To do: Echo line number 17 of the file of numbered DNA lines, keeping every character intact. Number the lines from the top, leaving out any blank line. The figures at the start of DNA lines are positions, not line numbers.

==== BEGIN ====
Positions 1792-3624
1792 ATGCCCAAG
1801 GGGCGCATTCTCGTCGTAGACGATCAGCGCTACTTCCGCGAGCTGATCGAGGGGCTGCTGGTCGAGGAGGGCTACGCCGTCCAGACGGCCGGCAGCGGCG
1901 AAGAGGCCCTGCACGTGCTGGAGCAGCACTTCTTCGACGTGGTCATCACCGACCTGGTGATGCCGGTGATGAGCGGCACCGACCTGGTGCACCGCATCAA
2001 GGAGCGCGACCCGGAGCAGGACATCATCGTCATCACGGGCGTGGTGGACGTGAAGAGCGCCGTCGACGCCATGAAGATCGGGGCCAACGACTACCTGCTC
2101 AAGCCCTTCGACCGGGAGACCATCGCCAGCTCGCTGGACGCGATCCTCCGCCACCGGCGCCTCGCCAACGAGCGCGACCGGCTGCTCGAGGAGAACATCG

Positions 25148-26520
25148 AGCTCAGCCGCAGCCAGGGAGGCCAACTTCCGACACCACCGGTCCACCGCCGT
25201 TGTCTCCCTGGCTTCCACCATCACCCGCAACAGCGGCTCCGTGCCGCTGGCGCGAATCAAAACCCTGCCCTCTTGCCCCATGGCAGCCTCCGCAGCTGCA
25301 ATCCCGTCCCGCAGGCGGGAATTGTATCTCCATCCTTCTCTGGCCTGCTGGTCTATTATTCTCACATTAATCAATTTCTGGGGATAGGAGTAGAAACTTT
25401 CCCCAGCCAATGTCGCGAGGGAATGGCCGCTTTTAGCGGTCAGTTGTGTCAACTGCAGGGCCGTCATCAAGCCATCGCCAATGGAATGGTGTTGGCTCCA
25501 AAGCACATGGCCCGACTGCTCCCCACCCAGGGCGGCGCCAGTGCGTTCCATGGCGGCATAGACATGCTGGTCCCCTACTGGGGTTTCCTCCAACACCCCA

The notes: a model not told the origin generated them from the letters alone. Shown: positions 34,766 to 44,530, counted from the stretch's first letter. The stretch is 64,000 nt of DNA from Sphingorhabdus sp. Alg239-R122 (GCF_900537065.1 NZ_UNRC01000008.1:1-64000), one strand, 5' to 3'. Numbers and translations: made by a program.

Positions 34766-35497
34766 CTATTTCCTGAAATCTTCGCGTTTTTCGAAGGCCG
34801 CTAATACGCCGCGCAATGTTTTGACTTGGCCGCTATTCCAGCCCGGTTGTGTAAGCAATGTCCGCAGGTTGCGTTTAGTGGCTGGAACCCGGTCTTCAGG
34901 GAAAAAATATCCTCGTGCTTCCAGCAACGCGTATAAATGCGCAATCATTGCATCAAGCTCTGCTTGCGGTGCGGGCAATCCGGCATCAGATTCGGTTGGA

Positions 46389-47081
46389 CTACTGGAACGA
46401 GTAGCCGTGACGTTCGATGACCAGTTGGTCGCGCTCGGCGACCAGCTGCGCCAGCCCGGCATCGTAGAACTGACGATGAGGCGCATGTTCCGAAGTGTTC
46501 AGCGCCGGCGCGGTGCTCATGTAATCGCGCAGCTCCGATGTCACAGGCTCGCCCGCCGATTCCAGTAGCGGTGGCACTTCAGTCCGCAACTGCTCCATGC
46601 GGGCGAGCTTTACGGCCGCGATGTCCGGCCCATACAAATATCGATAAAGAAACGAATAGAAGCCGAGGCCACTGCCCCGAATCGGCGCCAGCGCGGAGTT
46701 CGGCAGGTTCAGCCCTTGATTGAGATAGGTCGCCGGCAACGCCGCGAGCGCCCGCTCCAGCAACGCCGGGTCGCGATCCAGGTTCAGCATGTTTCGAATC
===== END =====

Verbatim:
34901 GAAAAAATATCCTCGTGCTTCCAGCAACGCGTATAAATGCGCAATCATTGCATCAAGCTCTGCTTGCGGTGCGGGCAATCCGGCATCAGATTCGGTTGGA